Paolo Melis and Enrico Diana started Bresca Dorada in 1986, in the wild inland countryside of Sardinia, near Muravera. They were both from the city of Cagliari, and had met at a bee-keeping course. They started with honey, of course, and other bee-related products, then became known for their home-made Mirto liqueur; they now also produce a green Mirto made from myrtle leaves, two citrus liqueurs and an amaro, all made from local ingredients in a very ‘green’ facility.
Wild myrtle bushes grow all over the island of Sardinia. Their berries are fruity in flavor but also distinctively spicy, sometimes used in cooking in place of pepper. Mirto, the classic liqueur and digestivo from Sardinia, made from an infusion of myrtle berries in alcohol with sugar added. Bresca Dorada’s Mirto berries are harvested by hand in the inland parts of the island, mostly from wild plants with a small amount of cultivated fruit. The harvest takes place between November and January; the berries are macerated in pure grain alcohol for at least three months, to give a slow and complete extraction of aromatic substances. The only additions are sugar, honey (up to 10% of the sweetener, more would give too much of a honey flavor) and water (to reach the right proof for drinking).
I love a glass of this after dinner as a digestivo, and is a very useful ingredient in craft cocktails. The flavor is fruity, spicy, and very distinctive, not too sweet.
Bresca Dorada Mirto is different from many other examples of Mirto for a variety of reasons.
- More berries are used than is normal, around 200 grams (almost half a pound) for every liter of product.
- Honey is used for part of the sweetening, which allows less sugar to be used (as honey is sweeter than sugar).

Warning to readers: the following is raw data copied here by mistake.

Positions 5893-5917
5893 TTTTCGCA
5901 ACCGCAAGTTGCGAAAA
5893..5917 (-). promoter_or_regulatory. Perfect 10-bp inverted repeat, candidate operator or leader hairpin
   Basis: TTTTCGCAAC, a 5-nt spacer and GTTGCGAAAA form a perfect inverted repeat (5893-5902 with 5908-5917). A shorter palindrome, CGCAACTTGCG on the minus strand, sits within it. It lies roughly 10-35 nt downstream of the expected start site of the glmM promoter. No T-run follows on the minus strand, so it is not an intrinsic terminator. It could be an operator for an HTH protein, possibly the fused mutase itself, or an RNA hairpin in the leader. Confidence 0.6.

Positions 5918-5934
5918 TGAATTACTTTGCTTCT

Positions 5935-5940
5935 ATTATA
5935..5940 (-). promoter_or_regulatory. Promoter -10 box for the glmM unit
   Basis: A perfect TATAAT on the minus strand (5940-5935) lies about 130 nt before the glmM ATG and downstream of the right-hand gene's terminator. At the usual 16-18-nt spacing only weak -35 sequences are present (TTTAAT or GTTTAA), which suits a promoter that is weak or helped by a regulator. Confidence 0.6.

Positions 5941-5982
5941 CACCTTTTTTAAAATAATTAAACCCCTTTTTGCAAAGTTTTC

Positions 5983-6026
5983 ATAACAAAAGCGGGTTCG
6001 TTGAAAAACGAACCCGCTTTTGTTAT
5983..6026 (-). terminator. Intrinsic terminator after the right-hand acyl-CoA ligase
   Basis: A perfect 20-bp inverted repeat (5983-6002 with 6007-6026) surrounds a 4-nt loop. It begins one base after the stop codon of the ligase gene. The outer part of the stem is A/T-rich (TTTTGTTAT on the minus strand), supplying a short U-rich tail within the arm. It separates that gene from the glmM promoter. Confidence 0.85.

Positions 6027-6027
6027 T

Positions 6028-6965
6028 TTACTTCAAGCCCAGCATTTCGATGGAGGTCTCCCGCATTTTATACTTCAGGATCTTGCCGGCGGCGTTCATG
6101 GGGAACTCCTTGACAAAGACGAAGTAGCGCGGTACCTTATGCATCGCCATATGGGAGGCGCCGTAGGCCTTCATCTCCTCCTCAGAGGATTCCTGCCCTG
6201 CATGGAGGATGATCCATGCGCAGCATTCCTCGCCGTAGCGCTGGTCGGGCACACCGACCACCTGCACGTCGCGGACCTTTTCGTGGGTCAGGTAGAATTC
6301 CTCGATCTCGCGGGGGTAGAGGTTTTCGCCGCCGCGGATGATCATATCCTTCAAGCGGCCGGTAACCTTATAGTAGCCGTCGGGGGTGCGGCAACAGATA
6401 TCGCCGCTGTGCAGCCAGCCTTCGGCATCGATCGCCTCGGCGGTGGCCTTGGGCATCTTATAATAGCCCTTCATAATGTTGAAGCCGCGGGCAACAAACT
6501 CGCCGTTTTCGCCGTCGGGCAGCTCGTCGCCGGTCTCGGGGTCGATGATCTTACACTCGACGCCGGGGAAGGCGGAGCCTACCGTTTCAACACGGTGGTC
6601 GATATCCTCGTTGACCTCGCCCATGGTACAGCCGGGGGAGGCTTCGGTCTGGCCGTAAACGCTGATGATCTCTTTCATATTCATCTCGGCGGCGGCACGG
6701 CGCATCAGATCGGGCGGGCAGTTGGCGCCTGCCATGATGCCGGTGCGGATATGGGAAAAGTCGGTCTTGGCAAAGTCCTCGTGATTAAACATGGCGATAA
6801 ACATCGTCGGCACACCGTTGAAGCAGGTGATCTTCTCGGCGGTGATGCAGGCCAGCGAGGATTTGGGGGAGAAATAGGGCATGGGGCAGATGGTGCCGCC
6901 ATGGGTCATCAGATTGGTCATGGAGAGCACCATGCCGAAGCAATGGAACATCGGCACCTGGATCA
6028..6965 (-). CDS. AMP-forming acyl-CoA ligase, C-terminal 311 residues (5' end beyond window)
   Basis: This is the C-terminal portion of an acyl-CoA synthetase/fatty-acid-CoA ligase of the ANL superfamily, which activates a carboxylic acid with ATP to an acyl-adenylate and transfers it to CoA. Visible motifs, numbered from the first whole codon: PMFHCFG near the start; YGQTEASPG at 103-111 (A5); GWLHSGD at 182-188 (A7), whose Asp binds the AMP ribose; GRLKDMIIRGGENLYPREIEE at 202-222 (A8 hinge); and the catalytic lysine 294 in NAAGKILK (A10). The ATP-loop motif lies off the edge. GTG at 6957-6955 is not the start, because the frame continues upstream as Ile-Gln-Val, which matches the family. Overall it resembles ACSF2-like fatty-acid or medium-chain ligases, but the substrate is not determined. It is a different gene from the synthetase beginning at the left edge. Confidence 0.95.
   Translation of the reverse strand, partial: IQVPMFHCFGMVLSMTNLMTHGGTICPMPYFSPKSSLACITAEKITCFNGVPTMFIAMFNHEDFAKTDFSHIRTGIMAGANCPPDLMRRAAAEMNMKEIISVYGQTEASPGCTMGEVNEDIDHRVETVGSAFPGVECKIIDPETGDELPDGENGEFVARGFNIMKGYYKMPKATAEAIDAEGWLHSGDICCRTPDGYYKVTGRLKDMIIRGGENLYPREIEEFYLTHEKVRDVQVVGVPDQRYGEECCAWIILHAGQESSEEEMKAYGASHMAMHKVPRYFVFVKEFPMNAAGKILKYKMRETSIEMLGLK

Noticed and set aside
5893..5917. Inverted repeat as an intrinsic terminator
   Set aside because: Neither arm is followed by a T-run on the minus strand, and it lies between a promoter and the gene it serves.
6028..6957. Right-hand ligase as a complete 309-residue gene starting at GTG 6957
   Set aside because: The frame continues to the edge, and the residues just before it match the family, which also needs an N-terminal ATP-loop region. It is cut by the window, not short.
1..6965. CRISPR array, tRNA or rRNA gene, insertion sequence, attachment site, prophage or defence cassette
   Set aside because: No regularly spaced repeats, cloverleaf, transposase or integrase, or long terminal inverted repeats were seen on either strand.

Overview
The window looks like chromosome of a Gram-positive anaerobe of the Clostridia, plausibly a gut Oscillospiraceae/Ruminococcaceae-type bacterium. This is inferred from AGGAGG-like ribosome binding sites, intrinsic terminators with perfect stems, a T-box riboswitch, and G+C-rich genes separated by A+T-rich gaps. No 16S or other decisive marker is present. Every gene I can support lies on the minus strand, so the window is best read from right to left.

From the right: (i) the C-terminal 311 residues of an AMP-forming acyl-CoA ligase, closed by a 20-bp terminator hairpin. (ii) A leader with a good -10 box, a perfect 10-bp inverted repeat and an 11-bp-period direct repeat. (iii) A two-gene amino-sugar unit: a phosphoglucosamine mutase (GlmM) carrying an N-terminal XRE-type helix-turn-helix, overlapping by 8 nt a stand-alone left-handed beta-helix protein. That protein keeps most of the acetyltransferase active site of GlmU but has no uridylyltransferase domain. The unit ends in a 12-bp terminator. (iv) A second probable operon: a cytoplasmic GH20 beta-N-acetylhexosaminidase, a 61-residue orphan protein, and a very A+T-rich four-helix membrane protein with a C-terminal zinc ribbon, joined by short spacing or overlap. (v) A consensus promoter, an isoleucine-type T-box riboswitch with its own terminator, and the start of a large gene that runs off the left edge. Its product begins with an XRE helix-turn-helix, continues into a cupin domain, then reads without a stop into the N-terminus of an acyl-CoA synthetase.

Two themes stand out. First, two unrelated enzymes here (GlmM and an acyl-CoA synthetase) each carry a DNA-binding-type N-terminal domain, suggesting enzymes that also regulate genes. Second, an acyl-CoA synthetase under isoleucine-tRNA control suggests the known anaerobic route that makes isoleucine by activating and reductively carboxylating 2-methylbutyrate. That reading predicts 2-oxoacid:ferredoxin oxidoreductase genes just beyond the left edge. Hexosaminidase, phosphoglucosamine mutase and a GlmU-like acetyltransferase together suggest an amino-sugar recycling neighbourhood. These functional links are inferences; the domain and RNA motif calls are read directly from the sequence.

- It is completely natural, with no added flavoring, coloring (such as caramel) or stabilizers.
Mirto Verde is a rarer liqueur than classic Mirto. It is made of freshly hand-harvested myrtle leaves and flowers from the inland part of Sardinia known as Sette Fratelli, around the estate. (The leaves must come from close to the estate because they must be infused immediately after picking.) The leaves are infused in pure grain alcohol for at least two months for a slow and complete extraction of aromatic substances. The only additions are sugar, honey (up to 5% of the sweetener, more would give too much of a honey flavor) and water (to reach the right proof for drinking). Myrtle leaves are used in Sardinian cooking, for example to flavor suckling pig, and they are spicy and said to be reminiscent of orange. Bresca Dorada’s Mirto Verde is subtle, distinctive, and very flavorful, with a long savory finish. Great after dinner or in cocktails.
Mirtamaro is an amaro (bitter liqueur) made mostly of Sardinian botanicals infused in pure grain alcohol then blended with both green and red Mirto. This is a very complex, balanced drink, with notes that are reminiscent of licorice, mint, forest-floor and maybe a hint of citrus. I drink amaro after dinner as a digestivo, but it can be a very useful addition to craft cocktails, too. On the Entirely Arbitrary Amaro Bitterness Scale we grade this 7/10.